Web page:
GUWAHATI, May 11 – Dust pollution continues to deteriorate in the city, posing a grave health hazard threat to the citizens. The road dust, together with vehicular emissions, forms a toxic haze that hangs over the atmosphere for a prolonged period. Monitoring of the city’s ambient air quality by the Pollution Control Board of Assam (PCBA) has revealed that both respirable particulate matter (RPM) and suspended particulate matter (SPM) in the air have been found to be high, often crossing the permissible limits.
The permissible limits for SPM and RPM are 200 micrograms per metre cubic and 100 micrograms per metre cubic respectively.
Degradation of the city hills leading to accumulation of loose soil on the roads following rain, the boom in construction activities and the failure to maintain the norms aimed at checking dust pollution, growing vehicular movement and emission, have combined to worsen the dust pollution in Guwahati.
“The trend of dust pollution is certainly worrying as it reveals an increasing trend. We have at present four ambient air quality monitoring stations, with another two scheduled to come up shortly,” a PCBA official said.
The official, while attributing the dust pollution to several factors including the city’s topography surrounded by hills, said that dust pollution normally showed a rising trend during the winter as there is less rainfall to clean the atmosphere. “From our ambient air quality checks, the period from November to March shows higher presence of SPM and RPM in the air,” he said.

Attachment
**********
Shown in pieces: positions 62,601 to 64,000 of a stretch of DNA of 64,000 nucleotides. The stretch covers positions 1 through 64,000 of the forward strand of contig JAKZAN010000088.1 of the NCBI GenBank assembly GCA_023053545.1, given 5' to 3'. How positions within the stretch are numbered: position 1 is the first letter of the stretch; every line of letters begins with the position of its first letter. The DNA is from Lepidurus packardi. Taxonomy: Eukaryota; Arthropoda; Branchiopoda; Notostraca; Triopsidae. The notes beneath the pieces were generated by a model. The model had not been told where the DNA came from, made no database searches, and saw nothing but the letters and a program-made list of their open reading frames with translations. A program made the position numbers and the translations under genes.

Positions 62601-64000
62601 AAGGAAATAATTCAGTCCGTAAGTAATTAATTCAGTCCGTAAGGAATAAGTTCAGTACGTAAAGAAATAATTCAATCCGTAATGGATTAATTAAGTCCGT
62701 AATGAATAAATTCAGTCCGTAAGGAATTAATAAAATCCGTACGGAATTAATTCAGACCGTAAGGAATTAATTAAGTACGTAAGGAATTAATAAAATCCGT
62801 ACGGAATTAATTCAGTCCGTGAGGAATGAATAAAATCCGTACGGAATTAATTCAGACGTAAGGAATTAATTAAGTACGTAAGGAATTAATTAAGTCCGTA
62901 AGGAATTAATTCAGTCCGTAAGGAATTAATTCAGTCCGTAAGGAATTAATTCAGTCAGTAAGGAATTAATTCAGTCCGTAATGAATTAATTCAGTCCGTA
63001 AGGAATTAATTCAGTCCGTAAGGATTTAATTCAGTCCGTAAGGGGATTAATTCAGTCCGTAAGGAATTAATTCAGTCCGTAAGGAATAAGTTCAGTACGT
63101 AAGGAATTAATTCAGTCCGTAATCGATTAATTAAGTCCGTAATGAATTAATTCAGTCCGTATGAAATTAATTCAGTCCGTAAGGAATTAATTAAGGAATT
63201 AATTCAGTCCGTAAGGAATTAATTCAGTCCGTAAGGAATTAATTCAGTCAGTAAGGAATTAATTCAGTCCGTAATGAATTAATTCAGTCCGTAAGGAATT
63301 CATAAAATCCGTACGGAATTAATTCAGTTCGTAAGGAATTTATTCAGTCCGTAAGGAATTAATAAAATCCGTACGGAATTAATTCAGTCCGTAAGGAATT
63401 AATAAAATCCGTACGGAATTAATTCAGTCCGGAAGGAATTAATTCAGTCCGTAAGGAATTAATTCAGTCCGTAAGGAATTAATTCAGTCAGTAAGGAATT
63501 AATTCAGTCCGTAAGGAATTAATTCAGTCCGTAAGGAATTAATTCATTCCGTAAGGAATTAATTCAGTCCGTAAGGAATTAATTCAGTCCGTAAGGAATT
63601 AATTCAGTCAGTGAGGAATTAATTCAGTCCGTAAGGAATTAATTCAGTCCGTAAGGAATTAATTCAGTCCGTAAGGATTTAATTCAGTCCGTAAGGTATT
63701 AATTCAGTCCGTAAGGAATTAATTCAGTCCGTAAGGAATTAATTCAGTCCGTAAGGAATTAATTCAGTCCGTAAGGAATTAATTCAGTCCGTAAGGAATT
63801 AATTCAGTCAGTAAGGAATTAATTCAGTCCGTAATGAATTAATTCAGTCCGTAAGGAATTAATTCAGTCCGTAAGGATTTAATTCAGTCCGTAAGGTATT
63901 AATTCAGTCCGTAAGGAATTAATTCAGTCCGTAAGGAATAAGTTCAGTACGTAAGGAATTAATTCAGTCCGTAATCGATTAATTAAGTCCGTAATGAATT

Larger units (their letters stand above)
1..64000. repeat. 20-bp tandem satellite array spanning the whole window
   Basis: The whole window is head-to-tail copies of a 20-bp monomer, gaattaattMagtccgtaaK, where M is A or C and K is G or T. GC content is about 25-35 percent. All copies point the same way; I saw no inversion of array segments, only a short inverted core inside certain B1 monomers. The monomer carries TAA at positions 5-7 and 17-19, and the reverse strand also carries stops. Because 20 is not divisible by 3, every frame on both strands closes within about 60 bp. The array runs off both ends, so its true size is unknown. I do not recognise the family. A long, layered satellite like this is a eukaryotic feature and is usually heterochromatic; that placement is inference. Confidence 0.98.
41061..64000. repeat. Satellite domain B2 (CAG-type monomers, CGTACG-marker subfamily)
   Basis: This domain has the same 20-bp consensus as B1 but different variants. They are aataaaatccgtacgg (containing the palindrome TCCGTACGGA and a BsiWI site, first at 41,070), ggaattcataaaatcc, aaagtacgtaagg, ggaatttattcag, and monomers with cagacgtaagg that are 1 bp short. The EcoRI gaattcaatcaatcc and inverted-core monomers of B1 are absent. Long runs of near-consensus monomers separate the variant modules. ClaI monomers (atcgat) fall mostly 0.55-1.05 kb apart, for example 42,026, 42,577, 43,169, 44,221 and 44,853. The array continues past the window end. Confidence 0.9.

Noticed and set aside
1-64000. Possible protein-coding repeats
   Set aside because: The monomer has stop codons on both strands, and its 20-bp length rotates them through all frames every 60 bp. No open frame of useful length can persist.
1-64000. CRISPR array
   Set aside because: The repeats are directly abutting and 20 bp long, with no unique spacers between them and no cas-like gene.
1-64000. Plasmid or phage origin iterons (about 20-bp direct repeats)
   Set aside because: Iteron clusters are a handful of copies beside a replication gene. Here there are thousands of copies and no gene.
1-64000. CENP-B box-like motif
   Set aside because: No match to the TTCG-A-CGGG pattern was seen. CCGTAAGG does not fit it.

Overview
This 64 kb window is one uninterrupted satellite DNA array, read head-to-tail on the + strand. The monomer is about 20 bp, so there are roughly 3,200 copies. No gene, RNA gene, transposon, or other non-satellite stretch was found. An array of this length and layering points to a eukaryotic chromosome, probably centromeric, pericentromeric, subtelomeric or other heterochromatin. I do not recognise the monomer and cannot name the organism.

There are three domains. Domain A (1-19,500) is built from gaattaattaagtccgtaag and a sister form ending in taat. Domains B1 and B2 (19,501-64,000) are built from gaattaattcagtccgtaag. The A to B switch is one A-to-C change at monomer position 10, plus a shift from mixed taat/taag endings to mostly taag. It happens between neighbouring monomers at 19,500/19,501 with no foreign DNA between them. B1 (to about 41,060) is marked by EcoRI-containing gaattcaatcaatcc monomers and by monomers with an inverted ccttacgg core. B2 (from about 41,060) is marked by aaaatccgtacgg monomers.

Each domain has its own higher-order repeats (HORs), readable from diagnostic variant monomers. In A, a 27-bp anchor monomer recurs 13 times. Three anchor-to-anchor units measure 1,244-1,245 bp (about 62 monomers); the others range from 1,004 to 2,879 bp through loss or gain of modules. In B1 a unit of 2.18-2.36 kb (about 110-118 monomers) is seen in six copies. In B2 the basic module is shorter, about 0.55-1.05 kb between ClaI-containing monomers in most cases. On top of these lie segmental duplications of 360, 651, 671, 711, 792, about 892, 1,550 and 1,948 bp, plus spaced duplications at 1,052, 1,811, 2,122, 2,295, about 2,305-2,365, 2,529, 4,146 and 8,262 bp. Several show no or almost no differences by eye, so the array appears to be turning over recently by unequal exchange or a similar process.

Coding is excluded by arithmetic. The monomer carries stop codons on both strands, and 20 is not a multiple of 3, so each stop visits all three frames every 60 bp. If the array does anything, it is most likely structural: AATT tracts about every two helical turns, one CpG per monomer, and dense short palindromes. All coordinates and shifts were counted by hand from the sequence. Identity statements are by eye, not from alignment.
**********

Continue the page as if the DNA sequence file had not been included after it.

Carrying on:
Besides monitoring, the PCBA recommends measures to the offenders for reducing air pollution. “We ask the Guwahati Refinery to maintain fuel quality and also arrange free pollution check-ups for vehicles. For checking vehicular pollution, however, the administration and the Transport Department should display greater commitment,” the official said.
The PCBA recently moved the Central Government to set up a continuous air quality monitoring station. At present it has four ambient air quality monitoring stations at Bamunimaidam, Santipur, Gopinath Nagar and Khanapara while the two new ones are to come up at the Gauhati University campus and at Boragaon.
“We had also recommended a 21-point action plan for reducing vehicular pollution in the city,” he said.
It may be recalled that the Union Minister for Environment and Forests, Jairam Ramesh during his recent visit to the city expressed dissatisfaction at the growing dust pollution.
Deforestation and earth-cutting in the city hills invariably results in erosion of loose earth from the hills. Rains then wash down the topsoil and deposit it on the roads besides clogging the drains.
The MRD Road near Chandmari best illustrates this recurring phenomenon. A single burst of shower is enough to inundate the road and once the waterlogging subsides, it leaves a deep layer of slush which ultimately turns into dust after a day or two and then spread everywhere by vehicular movement.
This apart, the haphazard urbanization process that cares little about maintaining even the basic norms of checking dust pollution during construction is another factor aggravating the situation. The public had to endure a harrowing time during the construction of all the flyovers in the city in the past few years with serious dust pollution affecting the construction sites as well as the nearby areas. Dumping of construction materials including sand, stones, cement, in the open without adequate cover is typical of any construction activity in the city. The ongoing boom in real estate in the city has pushed the dust pollution to alarming levels.